Despite these limitations, our findings suggest that iron may play an important role in the pathophysiology of Tourette’s syndrome, and they have implications for research into the etiology and treatment of the disorder. For example, genes involved in iron metabolism should be considered in genetic studies of Tourette’s syndrome. In addition, a treatment study of iron supplementation for persons with Tourette’s syndrome should be considered, as it has been for other conditions. An open trial of iron supplementation was reported to reduce the severity of symptoms in adults with restless legs syndrome (21), and another produced mixed results in boys with ADHD (52). Some have argued that the available evidence justifies a controlled study of iron supplementation for akathisia (12, 13), and iron restriction has been suggested as a potential therapeutic intervention for tardive dyskinesia (25).

A study of iron supplementation in Tourette’s syndrome would be particularly informative if it included MRI scans to measure iron content in brain tissue before and after treatment. High-field MRI of regional variations in brain iron has been proposed as a potential biomarker that could be incorporated into pharmacological treatment studies for neurological disorders associated with pathological involvement of iron (53). Although some controversy exists about the degree to which MRI-based measures in the brain, such as T2 relaxation times, reflect the effects of iron deposits, numerous studies suggest that T2 times are indeed sensitive measures of brain iron deposition (54). These values, moreover, are dramatically lower than normal in the brains of patients with Hallervorden-Spatz disease or aceruloplasminemia, conditions of excess deposition of brain iron (53). Thus, MRI-based measures of T2 times yoked to a study of iron supplementation in persons with Tourette’s syndrome could help clarify the role of iron in the pathophysiology of this disorder.

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Conclusions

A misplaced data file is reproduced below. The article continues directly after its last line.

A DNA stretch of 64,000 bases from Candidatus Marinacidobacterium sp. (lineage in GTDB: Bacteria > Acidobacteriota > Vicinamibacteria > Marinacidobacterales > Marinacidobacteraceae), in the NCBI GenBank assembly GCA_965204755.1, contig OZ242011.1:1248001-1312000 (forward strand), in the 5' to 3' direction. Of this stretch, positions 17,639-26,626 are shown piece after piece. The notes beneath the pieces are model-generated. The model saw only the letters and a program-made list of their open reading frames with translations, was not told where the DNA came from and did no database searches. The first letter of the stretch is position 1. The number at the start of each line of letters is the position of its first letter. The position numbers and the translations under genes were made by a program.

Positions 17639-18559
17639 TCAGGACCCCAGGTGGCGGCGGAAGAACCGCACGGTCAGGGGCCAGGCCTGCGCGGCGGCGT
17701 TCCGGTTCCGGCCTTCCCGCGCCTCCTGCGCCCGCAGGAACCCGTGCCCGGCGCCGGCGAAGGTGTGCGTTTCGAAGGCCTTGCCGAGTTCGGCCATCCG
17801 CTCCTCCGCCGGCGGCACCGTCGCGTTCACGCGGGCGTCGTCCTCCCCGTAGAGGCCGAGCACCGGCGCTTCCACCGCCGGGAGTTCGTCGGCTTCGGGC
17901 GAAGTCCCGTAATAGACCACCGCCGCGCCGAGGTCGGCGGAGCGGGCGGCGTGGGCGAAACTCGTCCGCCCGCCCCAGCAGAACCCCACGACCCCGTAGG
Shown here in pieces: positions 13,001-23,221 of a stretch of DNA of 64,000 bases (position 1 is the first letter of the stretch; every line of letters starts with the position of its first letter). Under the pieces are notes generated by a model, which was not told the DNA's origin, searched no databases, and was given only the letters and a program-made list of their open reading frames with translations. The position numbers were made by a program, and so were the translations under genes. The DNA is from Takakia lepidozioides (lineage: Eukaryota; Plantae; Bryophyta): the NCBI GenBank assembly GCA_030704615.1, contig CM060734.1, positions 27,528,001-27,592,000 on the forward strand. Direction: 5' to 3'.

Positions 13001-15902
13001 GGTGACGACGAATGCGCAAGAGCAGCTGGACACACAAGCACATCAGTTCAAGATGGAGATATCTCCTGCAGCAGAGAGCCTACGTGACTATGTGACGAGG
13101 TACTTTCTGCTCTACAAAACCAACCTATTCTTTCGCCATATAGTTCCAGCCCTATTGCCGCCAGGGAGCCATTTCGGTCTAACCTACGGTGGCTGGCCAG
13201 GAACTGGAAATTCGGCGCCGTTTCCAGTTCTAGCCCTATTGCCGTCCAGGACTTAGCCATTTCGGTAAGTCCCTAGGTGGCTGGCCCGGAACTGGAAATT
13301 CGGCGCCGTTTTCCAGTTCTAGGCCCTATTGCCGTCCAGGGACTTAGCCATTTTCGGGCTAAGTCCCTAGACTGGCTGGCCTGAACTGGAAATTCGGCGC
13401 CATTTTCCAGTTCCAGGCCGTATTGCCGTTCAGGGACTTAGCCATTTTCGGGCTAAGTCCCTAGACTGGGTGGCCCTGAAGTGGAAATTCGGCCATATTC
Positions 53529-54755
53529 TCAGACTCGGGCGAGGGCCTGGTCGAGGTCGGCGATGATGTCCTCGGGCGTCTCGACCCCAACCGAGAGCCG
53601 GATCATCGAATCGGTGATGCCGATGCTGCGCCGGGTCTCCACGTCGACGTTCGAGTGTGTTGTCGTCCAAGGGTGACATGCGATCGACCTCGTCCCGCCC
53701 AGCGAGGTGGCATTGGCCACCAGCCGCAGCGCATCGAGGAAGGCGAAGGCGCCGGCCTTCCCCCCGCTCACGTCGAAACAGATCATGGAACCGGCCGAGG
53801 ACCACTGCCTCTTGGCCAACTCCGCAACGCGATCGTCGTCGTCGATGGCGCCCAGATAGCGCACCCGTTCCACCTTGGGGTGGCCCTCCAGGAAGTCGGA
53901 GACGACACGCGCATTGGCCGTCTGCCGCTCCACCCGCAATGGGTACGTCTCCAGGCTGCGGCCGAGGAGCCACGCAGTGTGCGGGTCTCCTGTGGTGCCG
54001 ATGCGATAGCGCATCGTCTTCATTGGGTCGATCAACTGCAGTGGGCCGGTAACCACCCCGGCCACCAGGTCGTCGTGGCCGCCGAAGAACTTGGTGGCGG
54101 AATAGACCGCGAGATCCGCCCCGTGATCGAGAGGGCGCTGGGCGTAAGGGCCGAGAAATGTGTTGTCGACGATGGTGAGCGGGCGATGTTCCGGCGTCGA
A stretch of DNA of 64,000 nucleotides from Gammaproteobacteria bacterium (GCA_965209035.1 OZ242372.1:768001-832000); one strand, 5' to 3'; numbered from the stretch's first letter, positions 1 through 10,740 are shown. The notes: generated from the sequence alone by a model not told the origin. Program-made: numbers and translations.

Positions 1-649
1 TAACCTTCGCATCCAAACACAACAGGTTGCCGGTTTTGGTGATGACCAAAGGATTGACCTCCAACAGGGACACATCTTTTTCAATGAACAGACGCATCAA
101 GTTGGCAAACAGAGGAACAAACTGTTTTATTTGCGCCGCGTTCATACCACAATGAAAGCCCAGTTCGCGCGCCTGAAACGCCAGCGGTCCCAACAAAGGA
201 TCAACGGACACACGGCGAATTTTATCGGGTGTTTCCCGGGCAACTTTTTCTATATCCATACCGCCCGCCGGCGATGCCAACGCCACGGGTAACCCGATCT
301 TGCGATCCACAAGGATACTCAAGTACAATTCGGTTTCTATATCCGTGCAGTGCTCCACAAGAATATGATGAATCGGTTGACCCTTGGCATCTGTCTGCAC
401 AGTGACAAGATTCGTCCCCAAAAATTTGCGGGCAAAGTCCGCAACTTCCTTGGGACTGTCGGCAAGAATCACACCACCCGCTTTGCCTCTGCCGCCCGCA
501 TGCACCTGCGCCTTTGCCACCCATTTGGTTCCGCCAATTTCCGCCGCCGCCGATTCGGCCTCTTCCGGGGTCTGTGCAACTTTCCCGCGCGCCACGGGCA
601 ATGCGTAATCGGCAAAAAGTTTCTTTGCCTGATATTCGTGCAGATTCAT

If lower iron availability does contribute to the development of tics or to their severity, it is likely neither necessary nor sufficient for developing Tourette’s syndrome. Current models of the pathophysiology of Tourette’s syndrome posit that the development and clinical manifestations of a tic disorder are determined by an individual’s particular combination of multiple risk factors, which include genetic vulnerability, disturbances in brain regions that support self-regulatory functions, neuroendocrine influences, and additional epigenetic determinants (51). Lower iron stores may represent an additional risk factor that, together with other variables, leads to the development or exacerbation of tics.

+Presented in part at the 51st annual meeting of the American Academy of Child and Adolescent Psychiatry, Washington, D.C., Oct. 19–24, 2004. Received Nov. 27, 2004; revision received March 22, 2005; accepted April 8, 2005. From the Department of Psychiatry, Columbia University College of Physicians and Surgeons and the New York State Psychiatric Institute, New York; and the Child Study Center and the Department of Laboratory Medicine, Yale University School of Medicine, New Haven, Conn. Address correspondence and reprint requests to Dr. Gorman, Department of Psychiatry, The Hospital for Sick Children, 555 University Ave., Toronto, ON M5G 1X8, Canada; daniel.gorman@sickkids.ca (e-mail).Supported in part by NIMH grants MH-068318, T32 MH-16434-23, and K02-74677, by the Suzanne Crosby Murphy Endowment at Columbia University College of Physicians and Surgeons, and by the Thomas D. Klingenstein and Nancy D. Perlman Family Fund.The authors thank Drs. James Leckman, Larry Scahill, and Robert King for their help with subject recruitment.

1.Peterson BS: Neuroimaging studies of Tourette syndrome: a decade of progress. Adv Neurol 2001; 85:179–196
 
2.Wolf SS, Jones DW, Knable MB, Gorey JG, Lee KS, Hyde TM, Coppola R, Weinberger DR: Tourette syndrome: prediction of phenotypic variation in monozygotic twins by caudate nucleus D2 receptor binding. Science 1996; 273:1225–1227
 
3.Ernst M, Zametkin AJ, Jons PH, Matochik JA, Pascualvaca D, Cohen RM: High presynaptic dopaminergic activity in children with Tourette’s disorder. J Am Acad Child Adolesc Psychiatry 1999; 38:86–94
 
4.Pinero D, Connor JR: Iron in the brain: an important contributor in normal and diseased states. Neuroscientist 2000; 6:435–453